Nappy sacks

Retailers across the UK are being urged to include warning labels on the packaging of their disposable nappy sacks to prevent the increase in deaths of young children. The Royal Society for the Prevention of Accidents (RoSPA) has revealed that since 2001, 17 babies have died after suffocating on the plastic sacks. Disposable nappy sacks are often found loose in changing bags, buggies or by a baby’s cot, which can be fatal if they end up in the wrong hands.

Beth Amison shares her very difficult story with Do The Right Thing, to warn of these potential dangers and devastating effects. Five years ago, Beth found her son Maison in his cot surrounded by nappy bags. He was rushed to hospital, where sadly he died. Maison had suffocated on a nappy sack; he was just seven months old. Beth says: ‘I urge all parents, grandparents and carers to think twice about the possible dangers before they become a problem. Be aware of the risks. Are there nappy sacks in reach? Are nappy sacks in a zipped changing bag? Whatever happens, don’t have the attitude that “it won’t happen to me”, because when tragedy strikes, it leaves you heartbroken forever’.
Beth has been working closely with RoSPA, who have developed new guidelines for retailers, in partnership with the British Retail Consortium, to help reduce the risks associated with using nappy sacks. This includes the inclusion of warning labels on packaging to alert parents and carers to their potentially deadly dangers. Although, at present, there are warnings on nappy sacks packaging, they are very small and often unnoticeable.

Do The Right Thing wanted to help Beth and RoSPA raise awareness on these fatal dangers, so we contacted manufacturers asking if these warnings could be made more prominent and eye-catching on their packaging. Morrisons, Co-op, Waitrose, Aldi, Tesco, Sainsbury’s, Boots and Mothercare have all agreed to add clearer warnings on their nappy sacks in the next few months, which will hopefully help prevent tragic deaths like Maison’s happening again.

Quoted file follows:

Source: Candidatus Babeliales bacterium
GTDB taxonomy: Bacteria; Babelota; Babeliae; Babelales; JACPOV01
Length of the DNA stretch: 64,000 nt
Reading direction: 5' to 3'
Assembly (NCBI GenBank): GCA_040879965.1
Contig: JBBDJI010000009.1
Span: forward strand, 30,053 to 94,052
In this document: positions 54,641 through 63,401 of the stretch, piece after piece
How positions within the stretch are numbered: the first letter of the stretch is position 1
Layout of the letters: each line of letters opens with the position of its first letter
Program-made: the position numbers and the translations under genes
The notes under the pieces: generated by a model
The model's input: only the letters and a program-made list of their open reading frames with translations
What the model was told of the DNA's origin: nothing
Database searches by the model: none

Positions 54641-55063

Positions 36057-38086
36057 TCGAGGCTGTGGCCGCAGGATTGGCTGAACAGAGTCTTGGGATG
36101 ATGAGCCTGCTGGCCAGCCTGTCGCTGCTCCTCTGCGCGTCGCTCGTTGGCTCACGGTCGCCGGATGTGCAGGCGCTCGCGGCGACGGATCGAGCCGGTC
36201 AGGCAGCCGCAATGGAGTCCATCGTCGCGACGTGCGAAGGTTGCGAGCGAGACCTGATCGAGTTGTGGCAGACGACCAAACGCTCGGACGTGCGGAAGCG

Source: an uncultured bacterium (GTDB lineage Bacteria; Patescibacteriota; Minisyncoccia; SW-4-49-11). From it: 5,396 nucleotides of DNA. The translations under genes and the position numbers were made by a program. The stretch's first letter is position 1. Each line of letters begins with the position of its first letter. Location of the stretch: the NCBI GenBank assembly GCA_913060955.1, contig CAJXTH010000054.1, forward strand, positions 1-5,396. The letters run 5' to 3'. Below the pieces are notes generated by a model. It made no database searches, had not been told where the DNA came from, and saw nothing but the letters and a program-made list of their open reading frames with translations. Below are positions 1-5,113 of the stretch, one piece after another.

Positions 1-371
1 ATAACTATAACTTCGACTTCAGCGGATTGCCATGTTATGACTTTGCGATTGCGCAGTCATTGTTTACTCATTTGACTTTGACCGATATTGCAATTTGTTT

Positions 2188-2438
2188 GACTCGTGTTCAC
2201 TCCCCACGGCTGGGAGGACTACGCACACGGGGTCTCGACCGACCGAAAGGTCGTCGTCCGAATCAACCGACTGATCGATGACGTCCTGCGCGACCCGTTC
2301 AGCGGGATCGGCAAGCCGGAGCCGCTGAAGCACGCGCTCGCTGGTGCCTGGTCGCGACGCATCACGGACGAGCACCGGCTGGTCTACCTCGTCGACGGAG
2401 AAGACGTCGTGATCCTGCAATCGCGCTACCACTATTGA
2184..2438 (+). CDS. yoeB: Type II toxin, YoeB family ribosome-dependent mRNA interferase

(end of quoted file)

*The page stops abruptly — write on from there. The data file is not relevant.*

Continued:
For further information on nappy sacks and their potential dangers, please visit: https://www.rospa.com/campaigns-fundraising/current/nappy-sacks/

Recalled white goods

There are nearly 5,000 house fires every year – that’s more than 13 every day – caused by faulty electrical white goods in the home. ‘White goods’ are everyday electrical items most people find in their homes, such as fridges, washing machines, freezers, tumble dryers and dishwashers. A lot of homeowners are unaware they have a faulty, dangerous white good appliance in their home, which, if left undetected, can potentially result in devastating consequences.

Noel Davies shares his story on Do The Right Thing, highlighting the risks of purchasing second hand, faulty home appliances. In July 2014, Noel’s whole house burnt down after the secondhand fridge-freezer he bought on Gumtree caught fire. Luckily, no one was in Noel’s house at the time, but the blaze ripped through the entire house causing thousands of pounds worth of damage.

Noel discovered the secondhand fridge-freezer he had been sold had been on the recall list and was dangerous. He was furious that he didn’t know he was buying something so lethal.

The government recently announced that they are creating a centralised recall database, where anyone can find out if any product is subject to a recall. However, this does not mean that all secondhand electrical goods are checked to see if they are on the list before they are sold. Charlie Pugsley, the Deputy Assistant Commissioner of the London Fire Brigade, thinks that the sale of secondhand electrical goods still needs tightening up.

Alongside the London Fire Brigade, Do The Right Thing are calling on second hand shops, as well as online marketplaces, to regulate and check the white goods that they sell. The London Fire Brigade itself have found countless white goods in London shops, some of which are commonly known to have caused fatal fires.

If you’re worried about any electrical goods in your home and want to know if it has been recalled, then please visit:
http://www.london-fire.gov.uk/total-recalls-white-goods-campaign.asp

Also, if you have any white goods in your home, make sure to have them registered. You can register any appliance up to 12 years old, even if you bought it secondhand or it is already in your home. For more information, please visit https://www.registermyappliance.org.uk

KIDS charity

KIDS is a national charity working with children and young people aged 0-25, irrespective of their disability, supporting some of society’s most vulnerable families. KIDS provide over 120 services across the country and one of these is KIDS Hackney Adventure Playground. The playground is a special space where disabled children and young people are given confidence and independence to enjoy leisure and recreational activities with the encouragement and support of professionally trained, caring play workers. It is a lifeline for over 100 families that would otherwise have no alternative option.